The initiative remains controversial. In a guest post for the Globe, Dr. James B. Broadhurst, chairman of the Vote No on Question 3 Coalition, writes that as a physician specializing in addiction, the vote is concerning. “In Massachusetts the explosion of the narcotics supply, associated with increased pressure to treat pain more aggressively coupled with the decreased sense of risk related to these drugs prescribed by a physician, has led to greater use by our young people,” he writes.

CBS News reports that opponents to Question 3, including Heidi Heilman of the Massachusetts Medical Society, assert safeguards aren’t strong enough to prevent abuse among young people. “We just opened our fourth recovery high school in Massachusetts, and the number one drug that kids are in treatment for in those high schools is marijuana,” she says.

Some proponents of medical marijuana want an even more expansive law. “The crucial problem with Question 3 is that it addresses a half-measure, medicalization, rather than the real issue, legalization,” writes Jeffrey A. Miron, Senior Fellow at the Cato Institute, in The Huffington Post. ”Marijuana prohibition makes no sense.”

Medical marijuana in Massachusetts isn’t the only movement proponents of medical marijuana are watching. Life Matters Media recently reported on patient and physician-based organization Americans for Safe Access, which in October urged a federal appeals court to ease regulations on marijuana. The drug is classified as a Schedule I substance, meaning it has no medically accepted use and high potential for abuse.

The official blog for the Americans for Safe Access reports that the court has ordered supplemental briefing on the issue of ‘standing,’ which the organization describes as a rare move.


Medical Marijuana: DEA Classifies Cannabis Alongside Heroin And LSD

Posted on Wednesday, October 24th, 2012 at 10:35 am by Life Matters Media

A patient and physician-based organization supporting the legalization of medical marijuana asked a federal appeals court last week to ease regulations on the drug. The organization, Americans for Safe Access, also accused the federal Drug Enforcement Agency of acting arbitrarily in refusing to reclassify marijuana as a less harmful drug. The federal government currently lists marijuana as a Schedule I controlled substance, meaning it has no medically accepted use and high potential for abuse.

A three-judge panel heard Americans for Safe Access v. Drug Enforcement Administration for the U.S. Court of Appeals for the D.C. Circuit. The last time the appeals court considered marijuana’s classification was in 2002.

The Huffington Post reports that Americans for Safe Access lawyer Joseph Elford asked the court to force the DEA to reconsider its classification of cannabis as a Schedule 1 drug. Other drugs classified as Schedule 1 include heroin and LSD. Drugs like cocaine, opium and methamphetamine are classified less strictly, as Schedule II, indicating “some accepted medical use.”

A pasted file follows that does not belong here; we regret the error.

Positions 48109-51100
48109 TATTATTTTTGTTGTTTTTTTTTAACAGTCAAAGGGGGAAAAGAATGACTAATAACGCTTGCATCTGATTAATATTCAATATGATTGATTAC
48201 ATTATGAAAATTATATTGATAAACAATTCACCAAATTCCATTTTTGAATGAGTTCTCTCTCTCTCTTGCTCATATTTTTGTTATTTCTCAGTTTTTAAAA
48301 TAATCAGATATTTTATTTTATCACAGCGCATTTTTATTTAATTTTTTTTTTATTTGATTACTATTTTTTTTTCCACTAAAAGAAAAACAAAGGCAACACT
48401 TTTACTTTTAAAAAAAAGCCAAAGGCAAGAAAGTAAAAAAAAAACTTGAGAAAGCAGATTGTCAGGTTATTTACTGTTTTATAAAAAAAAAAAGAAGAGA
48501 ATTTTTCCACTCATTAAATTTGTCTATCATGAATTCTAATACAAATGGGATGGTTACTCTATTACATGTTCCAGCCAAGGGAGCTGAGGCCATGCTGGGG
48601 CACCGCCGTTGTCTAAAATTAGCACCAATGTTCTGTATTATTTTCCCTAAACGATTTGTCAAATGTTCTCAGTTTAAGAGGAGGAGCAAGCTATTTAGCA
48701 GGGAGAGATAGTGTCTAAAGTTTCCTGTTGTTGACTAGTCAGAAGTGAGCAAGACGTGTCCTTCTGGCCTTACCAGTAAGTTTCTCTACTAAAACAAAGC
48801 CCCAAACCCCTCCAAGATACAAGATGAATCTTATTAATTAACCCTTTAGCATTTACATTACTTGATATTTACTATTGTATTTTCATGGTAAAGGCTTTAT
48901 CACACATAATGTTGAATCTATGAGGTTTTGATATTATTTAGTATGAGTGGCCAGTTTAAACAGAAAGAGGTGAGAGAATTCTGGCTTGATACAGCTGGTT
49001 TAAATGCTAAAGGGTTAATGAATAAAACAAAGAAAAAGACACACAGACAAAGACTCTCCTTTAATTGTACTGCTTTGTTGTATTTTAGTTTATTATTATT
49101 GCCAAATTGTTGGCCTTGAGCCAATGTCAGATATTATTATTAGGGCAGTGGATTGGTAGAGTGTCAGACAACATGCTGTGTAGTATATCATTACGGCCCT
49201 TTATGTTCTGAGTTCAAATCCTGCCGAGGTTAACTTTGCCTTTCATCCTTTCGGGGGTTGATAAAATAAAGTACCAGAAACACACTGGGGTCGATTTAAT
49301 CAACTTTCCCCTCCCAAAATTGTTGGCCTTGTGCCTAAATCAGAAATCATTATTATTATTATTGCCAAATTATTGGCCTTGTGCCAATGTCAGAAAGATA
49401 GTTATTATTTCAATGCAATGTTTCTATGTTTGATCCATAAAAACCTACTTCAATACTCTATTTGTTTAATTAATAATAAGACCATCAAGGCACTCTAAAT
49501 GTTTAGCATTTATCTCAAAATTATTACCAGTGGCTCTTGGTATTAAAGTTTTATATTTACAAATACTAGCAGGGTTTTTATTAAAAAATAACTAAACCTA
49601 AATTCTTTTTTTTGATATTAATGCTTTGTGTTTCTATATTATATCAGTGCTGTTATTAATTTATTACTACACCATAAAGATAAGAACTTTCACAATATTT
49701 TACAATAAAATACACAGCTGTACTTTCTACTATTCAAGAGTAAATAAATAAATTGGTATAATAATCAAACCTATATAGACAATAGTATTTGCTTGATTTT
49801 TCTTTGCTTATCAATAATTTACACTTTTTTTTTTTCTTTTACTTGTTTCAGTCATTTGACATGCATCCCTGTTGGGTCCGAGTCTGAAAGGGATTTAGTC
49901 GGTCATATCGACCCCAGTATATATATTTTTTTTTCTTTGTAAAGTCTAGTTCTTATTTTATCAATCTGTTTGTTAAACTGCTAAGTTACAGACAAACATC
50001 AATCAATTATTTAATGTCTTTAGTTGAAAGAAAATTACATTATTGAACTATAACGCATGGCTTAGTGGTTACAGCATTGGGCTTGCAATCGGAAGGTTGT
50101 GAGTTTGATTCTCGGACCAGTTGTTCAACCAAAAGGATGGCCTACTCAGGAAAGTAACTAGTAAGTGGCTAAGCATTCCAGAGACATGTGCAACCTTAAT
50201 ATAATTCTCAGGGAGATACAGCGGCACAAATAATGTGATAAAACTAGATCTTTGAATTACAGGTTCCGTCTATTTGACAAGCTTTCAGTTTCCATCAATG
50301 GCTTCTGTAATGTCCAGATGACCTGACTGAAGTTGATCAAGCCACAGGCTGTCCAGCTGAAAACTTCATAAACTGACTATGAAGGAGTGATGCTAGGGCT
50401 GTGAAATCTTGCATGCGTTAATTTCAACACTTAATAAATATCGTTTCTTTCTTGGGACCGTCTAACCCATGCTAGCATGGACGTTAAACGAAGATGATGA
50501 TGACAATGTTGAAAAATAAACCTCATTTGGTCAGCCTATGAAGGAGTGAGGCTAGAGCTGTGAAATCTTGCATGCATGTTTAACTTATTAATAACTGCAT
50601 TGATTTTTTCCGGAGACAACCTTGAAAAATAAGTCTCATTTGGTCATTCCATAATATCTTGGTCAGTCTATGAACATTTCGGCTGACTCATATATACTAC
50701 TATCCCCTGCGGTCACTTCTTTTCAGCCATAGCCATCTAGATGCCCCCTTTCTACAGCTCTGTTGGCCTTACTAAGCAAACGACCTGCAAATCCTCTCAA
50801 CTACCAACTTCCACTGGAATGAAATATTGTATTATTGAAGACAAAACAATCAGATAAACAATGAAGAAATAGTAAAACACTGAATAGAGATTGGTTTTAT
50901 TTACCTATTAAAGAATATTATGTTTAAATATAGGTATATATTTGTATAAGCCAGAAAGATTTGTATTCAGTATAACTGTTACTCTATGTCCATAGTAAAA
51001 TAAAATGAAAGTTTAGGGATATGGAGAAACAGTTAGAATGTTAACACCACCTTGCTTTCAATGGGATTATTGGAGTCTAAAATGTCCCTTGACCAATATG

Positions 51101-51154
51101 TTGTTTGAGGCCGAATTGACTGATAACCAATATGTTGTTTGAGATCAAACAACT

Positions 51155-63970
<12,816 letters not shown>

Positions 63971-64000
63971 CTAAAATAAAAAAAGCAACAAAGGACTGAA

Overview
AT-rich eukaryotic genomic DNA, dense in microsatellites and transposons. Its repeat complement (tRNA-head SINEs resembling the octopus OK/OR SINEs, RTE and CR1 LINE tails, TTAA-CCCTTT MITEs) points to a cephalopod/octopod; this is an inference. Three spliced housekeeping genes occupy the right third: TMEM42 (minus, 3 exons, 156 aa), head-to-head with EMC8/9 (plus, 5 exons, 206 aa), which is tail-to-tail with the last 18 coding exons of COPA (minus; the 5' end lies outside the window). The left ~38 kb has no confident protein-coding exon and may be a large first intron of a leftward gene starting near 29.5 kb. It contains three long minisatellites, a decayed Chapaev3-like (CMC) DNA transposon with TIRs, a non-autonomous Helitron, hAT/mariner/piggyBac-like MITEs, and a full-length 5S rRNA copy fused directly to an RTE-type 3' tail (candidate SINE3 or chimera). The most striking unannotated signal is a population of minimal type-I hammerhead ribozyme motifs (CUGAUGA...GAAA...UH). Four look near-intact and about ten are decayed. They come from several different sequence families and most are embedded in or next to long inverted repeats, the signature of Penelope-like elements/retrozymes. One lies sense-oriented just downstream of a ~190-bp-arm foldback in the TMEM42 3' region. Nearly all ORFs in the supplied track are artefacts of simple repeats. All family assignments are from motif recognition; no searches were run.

Elford also accused the DEA of ignoring 200 well-controlled studies that demonstrate that cannabis has legitimate medical uses. The Chicago Tribune reports that Americans for Safe Access wants the court to reclassify marijuana a Schedule III, or lower, drug.

Government lawyer Lena Watkins told the court, “They don’t have the type of study that would allow them or any other expert to reach a conclusion about the medical utility of marijuana.” She said the DEA found no “substantial evidence” of acceptable medical marijuana use.

She maintained that marijuana is dangerous, saying it causes “adverse physical and psychological consequences.”

The DEA rejected the studies Elford cited, Watkins said, because they did not meet the standard of double-blind FDA approval trials. She said results are still pending from 15 government-approved studies.

“This game of ‘gotcha’ will continue indefinitely unless this court intervenes,” Elford told the panel. “They won’t allow additional research to be conducted.”

The crux of the case rests on disabled military veteran Michael Krawitz. According to Americans for Safe Access, Krawitz was denied access to Veterans Administration services because of his use of marijuana for pain and stress. Krawitz resides in Virginia, where marijuana for medical use is not approved.

The official blog for the Americans for Safe Access reports that the court has ordered supplemental briefing on the issue of “standing,” which the organization describes as a rare move.

“[The] order asks the petitioners to provide the court with details about how plaintiff Michael Krawitz, a U.S. Air Force veteran, sustained harm as a result of the federal government’s refusal to recognize the therapeutic value of marijuana,” according to the posting.

The Los Angeles Times’ David G. Savage reports: “Marijuana’s classification as a Schedule I drug dates to 1970, when Congress passed the Controlled Substances Act. On two occasions since then, marijuana advocates have petitioned the DEA to reconsider the classification, citing the medical benefits of cannabis.”

Medical marijuana supporters have already won local approval for medical use in 16 states and D.C.